Support your child’s health with our healthy kid-friendly recipes.

6. Vitamins for a reset

Guilty of over-doing things? Repair rather than despair by replenishing vitamins that may be depleted by one too many late nights.

Too much alcohol can affect how we absorb certain nutrients, including vitamin B1, B2 and B6 – the result may be lack of focus and low energy. Egg yolks are a great source of the B group of vitamins so start the day with our poached egg, smashed avocado and tomatoes.

Find more practical tips with our expert guide on how to cure a hangover.

How to optimise your vitamin intake

Employing some savvy tricks may help enhance your vitamin uptake, so follow these easy tips:

  • Eat fruit, such as apples, with the skin intact
  • Prepare fruit and veg just before eating to prevent air and light reducing their vitamin content
  • Leave mushrooms out on your kitchen counter in full daylight to boost their vitamin D levels
  • Opt for frozen peas – they are often richer in vitamin C than the fresh equivalent
  • When boiling or steaming vegetables, save the cooking liquid to add to a sauce or soup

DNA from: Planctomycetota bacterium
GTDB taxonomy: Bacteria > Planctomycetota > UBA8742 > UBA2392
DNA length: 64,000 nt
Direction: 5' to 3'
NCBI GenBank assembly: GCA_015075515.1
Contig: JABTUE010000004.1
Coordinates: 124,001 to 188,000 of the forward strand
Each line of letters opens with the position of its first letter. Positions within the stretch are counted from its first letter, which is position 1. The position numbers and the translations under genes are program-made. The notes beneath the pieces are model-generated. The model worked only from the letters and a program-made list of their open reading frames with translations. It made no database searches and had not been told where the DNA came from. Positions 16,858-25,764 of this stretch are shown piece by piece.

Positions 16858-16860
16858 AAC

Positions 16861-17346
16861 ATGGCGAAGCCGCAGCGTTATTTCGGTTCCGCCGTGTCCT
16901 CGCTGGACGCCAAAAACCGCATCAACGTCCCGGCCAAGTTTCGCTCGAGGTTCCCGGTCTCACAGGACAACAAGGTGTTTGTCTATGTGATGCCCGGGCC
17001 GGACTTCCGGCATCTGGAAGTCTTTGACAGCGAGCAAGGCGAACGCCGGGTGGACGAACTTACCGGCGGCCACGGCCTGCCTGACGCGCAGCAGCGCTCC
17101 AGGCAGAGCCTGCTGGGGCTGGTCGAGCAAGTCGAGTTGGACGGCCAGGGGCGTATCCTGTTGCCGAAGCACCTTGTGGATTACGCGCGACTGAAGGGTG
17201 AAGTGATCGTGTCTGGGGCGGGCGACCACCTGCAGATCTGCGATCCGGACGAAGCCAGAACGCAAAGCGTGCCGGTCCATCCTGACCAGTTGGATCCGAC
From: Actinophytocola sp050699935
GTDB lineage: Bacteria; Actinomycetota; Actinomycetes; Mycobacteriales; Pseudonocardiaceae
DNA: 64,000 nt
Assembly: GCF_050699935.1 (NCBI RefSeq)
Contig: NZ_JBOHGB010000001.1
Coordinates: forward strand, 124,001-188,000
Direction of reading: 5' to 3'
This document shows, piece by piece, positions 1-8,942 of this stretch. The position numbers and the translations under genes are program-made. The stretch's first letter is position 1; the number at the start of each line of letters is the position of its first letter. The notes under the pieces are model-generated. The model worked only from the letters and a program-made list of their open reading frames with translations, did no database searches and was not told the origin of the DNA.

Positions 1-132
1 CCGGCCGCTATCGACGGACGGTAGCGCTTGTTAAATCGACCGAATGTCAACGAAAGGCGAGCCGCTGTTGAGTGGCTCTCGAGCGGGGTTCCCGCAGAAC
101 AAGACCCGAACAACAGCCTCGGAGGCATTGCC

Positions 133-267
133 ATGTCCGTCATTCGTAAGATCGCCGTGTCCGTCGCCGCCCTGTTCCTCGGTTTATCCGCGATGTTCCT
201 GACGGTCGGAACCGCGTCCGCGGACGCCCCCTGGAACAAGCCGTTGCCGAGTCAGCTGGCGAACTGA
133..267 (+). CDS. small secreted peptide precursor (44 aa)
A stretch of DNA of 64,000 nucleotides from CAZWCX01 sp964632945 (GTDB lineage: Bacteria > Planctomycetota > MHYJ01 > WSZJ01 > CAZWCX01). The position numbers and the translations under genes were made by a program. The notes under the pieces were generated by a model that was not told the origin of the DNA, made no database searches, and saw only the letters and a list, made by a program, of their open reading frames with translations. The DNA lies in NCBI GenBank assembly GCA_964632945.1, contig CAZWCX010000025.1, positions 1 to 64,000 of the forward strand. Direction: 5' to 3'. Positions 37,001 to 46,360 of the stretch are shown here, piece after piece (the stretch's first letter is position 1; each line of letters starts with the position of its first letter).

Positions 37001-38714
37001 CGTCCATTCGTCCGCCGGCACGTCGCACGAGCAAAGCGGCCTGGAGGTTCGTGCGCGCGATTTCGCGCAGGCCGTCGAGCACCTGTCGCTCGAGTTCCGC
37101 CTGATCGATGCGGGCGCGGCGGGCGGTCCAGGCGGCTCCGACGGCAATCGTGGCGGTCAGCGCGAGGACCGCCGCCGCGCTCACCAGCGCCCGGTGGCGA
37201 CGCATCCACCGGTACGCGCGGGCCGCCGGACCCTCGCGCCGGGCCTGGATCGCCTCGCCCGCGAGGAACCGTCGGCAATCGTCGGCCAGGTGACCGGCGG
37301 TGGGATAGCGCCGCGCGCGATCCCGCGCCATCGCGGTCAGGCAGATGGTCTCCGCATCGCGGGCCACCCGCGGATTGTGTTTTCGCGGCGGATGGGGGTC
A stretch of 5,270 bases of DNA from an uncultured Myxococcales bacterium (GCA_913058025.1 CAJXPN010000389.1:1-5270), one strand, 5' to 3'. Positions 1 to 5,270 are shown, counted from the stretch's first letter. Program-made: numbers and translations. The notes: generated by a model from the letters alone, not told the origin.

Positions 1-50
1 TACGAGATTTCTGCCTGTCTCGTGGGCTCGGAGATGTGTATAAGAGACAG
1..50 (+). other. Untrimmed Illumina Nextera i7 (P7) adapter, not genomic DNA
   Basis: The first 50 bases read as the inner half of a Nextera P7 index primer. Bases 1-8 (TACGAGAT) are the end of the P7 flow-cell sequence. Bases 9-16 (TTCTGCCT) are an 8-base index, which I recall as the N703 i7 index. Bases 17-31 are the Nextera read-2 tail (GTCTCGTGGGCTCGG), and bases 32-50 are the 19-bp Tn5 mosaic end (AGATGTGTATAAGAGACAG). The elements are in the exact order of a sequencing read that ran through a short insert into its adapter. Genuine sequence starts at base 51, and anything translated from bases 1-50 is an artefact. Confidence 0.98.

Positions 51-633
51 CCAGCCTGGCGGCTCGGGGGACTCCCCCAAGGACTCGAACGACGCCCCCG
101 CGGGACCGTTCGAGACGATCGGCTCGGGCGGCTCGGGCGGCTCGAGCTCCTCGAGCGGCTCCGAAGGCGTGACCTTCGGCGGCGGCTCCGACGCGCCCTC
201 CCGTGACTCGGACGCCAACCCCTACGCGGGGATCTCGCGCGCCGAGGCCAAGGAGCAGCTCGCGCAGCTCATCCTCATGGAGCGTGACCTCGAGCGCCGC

• Cook fresh produce for shorter time periods – many vitamins are heat and light sensitive so levels are reduced by long, high temperature cooking
  • Enjoy a salad with an oil-based dressing to optimise your absorption of fat-soluble vitamins
  • If you are vegan or plant-based, choose fortified versions of plant milks and dairy alternatives these are enriched with vitamins like vitamin B12 and D

If you’re concerned your diet may not be sufficient for your needs consult your GP or a registered dietician.
Find out more about what vitamins and minerals do for you body at NHS Choices.

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All health content on bbcgoodfood.com is provided for general information only, and should not be treated as a substitute for the medical advice of your own doctor or any other health care professional. If you have any concerns about your general health, you should contact your local health care provider. See our website terms and conditions for more information.